Something approaching a high point in my week of mornings is Friday – the day the Globe and Mail includes, in their Review section, the entertaining, acerbic, droll, and frequently insightful review of the recently released movies. Time to fess up; I’m a movie nut – not just any movie but one that might steer me to the next good book on which one was based; or maybe just the next candidate for what Nicola charitably calls “treadmill fodder” (aka, something too violent, too macho, or just too inane to occupy us on a weekend evening – but suitable for David to wile away his time on the ‘mill’). Rick and Liam (two of my favourite ironists), after lauding or lacerating the video candidate (whichever is appropriate), will offer a ‘score’ as it were (somewhere between 0 and 4 stars), reflecting the global merit of the particular offering.

It shouldn’t come as much of a surprise that ‘4’s’ are relatively hard to come by; equally (believe it or not, given the parade of mindless ‘mill fodder’ that seems to fill the big screen) ‘0’s’ don’t show up too terribly often either! Most ratings are in the 2 to 2 ½ range, indicating a product of interest, but with significant shortcomings, indulgences (gratuitous gore), irrelevancies, or just plain bad acting to make it a struggle on some level for our erudite judges to sit through – without engaging their finely honed senses of humour.

What binds these seemingly quite unrelated experiences are two elements: a) the use of some kind of mechanism for ‘scoring’ as it were; and b) the (somewhat unexpected) attention that must be paid to meaningfully ‘rate’ one’s response. As one who has, in one way or another, spent a large part of his working life in the realm of ‘ratings’ and the (sometimes fruitless) attempt to have people take this exercise sufficiently seriously to enable me to draw conclusions about their personality, intellect, pain levels, and career aspirations from pages of blackened-in bubbles on the response sheets of questionnaires, this resonated indeed. Years of being called upon to quantify the subjective, to supply a number to a definition, a writing sample, a partially recalled design, to rate a mood, or to score someone’s ‘global functioning’ (“please consider the following on a hypothetical continuum of …”) can’t help but endear one to the sheer simplicity and reductionist thinking embraced by a lovely, linear, Likert scale. The kind that’s anchored by a ‘strongly something’ at one end (often the equivalent of a ‘+2’) and a ‘strongly not something’ (‘-2’) at the other. Do I hear Ebel’s “two thumbs” echoing in the background?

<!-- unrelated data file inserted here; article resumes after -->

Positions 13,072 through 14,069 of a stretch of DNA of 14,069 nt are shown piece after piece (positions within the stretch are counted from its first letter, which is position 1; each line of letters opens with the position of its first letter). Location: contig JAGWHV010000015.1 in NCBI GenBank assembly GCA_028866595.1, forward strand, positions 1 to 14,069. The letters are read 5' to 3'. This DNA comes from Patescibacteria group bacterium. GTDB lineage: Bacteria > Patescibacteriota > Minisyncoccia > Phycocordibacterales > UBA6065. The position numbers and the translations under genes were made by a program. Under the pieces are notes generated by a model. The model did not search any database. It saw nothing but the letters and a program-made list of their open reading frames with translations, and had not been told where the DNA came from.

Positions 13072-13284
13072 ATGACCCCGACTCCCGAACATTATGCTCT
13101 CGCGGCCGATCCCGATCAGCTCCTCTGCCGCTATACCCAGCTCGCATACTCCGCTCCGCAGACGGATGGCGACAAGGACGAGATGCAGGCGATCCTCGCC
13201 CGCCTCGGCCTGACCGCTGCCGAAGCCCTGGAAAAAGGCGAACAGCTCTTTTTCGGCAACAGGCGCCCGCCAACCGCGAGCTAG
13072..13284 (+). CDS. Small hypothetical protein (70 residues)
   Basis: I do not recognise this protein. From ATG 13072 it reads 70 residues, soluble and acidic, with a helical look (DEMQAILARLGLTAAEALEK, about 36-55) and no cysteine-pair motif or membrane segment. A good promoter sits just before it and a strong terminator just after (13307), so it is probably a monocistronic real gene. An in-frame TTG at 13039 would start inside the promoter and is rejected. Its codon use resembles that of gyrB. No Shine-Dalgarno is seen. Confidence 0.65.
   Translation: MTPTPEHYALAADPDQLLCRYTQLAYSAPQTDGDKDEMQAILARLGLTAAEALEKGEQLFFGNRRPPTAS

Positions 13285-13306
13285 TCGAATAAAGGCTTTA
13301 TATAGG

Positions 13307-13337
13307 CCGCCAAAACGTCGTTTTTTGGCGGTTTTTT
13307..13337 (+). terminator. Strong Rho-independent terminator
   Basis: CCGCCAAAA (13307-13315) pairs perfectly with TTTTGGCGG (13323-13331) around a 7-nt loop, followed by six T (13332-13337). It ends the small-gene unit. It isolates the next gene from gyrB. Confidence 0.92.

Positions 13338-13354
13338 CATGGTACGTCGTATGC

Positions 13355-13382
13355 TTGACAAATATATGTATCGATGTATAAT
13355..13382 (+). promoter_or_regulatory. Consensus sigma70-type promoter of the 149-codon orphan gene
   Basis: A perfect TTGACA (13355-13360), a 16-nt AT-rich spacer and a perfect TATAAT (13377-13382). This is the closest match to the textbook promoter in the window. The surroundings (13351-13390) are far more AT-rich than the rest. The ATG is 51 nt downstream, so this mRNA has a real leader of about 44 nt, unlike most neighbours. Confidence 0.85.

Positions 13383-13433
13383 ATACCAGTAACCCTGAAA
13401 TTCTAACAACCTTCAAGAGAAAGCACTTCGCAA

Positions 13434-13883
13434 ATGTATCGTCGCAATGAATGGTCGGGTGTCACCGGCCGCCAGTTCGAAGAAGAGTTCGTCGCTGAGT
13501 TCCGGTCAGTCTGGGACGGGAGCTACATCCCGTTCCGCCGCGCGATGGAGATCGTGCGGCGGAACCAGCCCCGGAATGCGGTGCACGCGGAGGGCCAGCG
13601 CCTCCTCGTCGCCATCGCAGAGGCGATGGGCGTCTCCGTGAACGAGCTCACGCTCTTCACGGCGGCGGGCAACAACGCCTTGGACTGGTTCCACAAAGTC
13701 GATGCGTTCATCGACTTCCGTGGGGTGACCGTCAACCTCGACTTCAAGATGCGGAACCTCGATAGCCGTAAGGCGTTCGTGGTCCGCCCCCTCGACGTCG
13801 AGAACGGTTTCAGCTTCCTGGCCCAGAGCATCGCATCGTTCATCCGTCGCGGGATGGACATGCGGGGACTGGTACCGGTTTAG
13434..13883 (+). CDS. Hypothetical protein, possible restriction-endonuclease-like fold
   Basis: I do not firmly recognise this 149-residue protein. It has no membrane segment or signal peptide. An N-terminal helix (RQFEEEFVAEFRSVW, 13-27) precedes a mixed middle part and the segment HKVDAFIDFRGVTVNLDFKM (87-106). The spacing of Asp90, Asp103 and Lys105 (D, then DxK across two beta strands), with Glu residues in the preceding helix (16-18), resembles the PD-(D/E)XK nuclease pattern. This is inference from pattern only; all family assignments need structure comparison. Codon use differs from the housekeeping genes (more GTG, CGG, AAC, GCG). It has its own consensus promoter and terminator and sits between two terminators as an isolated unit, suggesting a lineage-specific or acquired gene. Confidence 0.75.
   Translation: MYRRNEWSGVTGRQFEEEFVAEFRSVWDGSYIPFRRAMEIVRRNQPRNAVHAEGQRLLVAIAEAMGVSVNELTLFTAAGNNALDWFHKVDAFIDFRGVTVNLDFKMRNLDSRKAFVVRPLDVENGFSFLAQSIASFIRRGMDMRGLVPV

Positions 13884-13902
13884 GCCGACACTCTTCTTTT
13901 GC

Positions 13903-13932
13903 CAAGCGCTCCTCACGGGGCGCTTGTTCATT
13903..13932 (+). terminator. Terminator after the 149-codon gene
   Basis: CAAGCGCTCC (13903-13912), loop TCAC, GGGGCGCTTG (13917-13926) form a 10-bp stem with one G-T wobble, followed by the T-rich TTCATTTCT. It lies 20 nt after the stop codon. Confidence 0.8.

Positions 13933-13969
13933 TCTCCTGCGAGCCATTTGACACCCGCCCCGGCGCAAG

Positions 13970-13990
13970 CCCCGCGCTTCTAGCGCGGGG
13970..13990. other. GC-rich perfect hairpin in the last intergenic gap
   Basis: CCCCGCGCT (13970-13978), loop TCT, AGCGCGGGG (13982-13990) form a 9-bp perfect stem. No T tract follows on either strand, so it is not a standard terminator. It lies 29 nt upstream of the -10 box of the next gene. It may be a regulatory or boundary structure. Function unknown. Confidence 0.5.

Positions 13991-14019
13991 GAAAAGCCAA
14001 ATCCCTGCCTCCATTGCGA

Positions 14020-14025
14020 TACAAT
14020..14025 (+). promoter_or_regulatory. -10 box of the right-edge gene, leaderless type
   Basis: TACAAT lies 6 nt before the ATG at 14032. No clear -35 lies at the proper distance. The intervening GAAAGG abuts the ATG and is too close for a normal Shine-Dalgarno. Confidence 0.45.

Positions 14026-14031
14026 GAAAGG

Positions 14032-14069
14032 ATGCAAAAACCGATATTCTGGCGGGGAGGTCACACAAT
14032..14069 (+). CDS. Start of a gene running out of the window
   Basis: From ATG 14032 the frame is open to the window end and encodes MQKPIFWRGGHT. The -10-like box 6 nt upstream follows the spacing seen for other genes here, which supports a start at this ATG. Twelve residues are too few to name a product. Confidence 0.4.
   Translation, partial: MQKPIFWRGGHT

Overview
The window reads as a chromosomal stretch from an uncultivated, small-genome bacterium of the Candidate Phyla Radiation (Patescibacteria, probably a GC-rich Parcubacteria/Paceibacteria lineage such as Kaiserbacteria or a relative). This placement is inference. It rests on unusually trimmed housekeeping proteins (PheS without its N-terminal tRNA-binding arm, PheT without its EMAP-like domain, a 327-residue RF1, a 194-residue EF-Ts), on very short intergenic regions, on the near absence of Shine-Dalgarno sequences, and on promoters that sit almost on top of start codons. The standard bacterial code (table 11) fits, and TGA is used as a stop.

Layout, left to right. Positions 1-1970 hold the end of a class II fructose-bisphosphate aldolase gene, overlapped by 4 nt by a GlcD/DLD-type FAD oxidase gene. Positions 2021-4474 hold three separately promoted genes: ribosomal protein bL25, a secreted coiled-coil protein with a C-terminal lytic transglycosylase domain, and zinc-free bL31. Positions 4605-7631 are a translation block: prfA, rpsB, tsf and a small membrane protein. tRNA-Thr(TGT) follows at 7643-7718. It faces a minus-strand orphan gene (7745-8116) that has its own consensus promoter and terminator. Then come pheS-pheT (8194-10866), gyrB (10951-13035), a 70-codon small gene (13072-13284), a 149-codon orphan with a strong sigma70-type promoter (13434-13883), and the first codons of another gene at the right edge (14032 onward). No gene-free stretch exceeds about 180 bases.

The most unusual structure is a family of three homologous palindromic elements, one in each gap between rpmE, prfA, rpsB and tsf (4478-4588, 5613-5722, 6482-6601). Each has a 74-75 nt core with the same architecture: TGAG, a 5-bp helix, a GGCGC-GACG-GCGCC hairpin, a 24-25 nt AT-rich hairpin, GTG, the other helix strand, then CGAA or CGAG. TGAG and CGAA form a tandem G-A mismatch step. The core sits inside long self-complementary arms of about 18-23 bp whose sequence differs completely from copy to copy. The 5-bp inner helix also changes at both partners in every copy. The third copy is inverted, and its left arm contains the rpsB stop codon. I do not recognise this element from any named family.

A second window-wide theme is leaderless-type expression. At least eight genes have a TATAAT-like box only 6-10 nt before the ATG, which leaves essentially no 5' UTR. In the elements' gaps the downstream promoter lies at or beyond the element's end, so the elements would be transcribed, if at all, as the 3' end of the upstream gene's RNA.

Now I am not so naïve as to assume that everyone attends with rapt focus to a homily from beginning to end. But I have observed that sometimes my attention is captured; and sometimes, let’s just say, less so. Sometimes the Sunday morning efforts are an “English Patient”, or a “Schindler’s List”; and sometimes, let’s just say a “Death Race 2000”. And, as with any good screen play, script, or text, one looks for the requisite component pieces: the inclusion of timely scripture (a premise), the delivery (the acting), the integrity (does it wander, does it hang together), the climax (does it consolidate), the sidebars (the self-indulgences), and the resonance (does it touch, connect). And, sad to say, mere popularity, sentimentality, familiarity, as with the movies, sell tickets but may be, what shall we call them, ‘box-office successes’, but critical failures. (For fun, I’ve correlated – another psychologist’s ‘trick’ – dollars of ticket sales with the G & M’s ‘star’ scores. Not good.)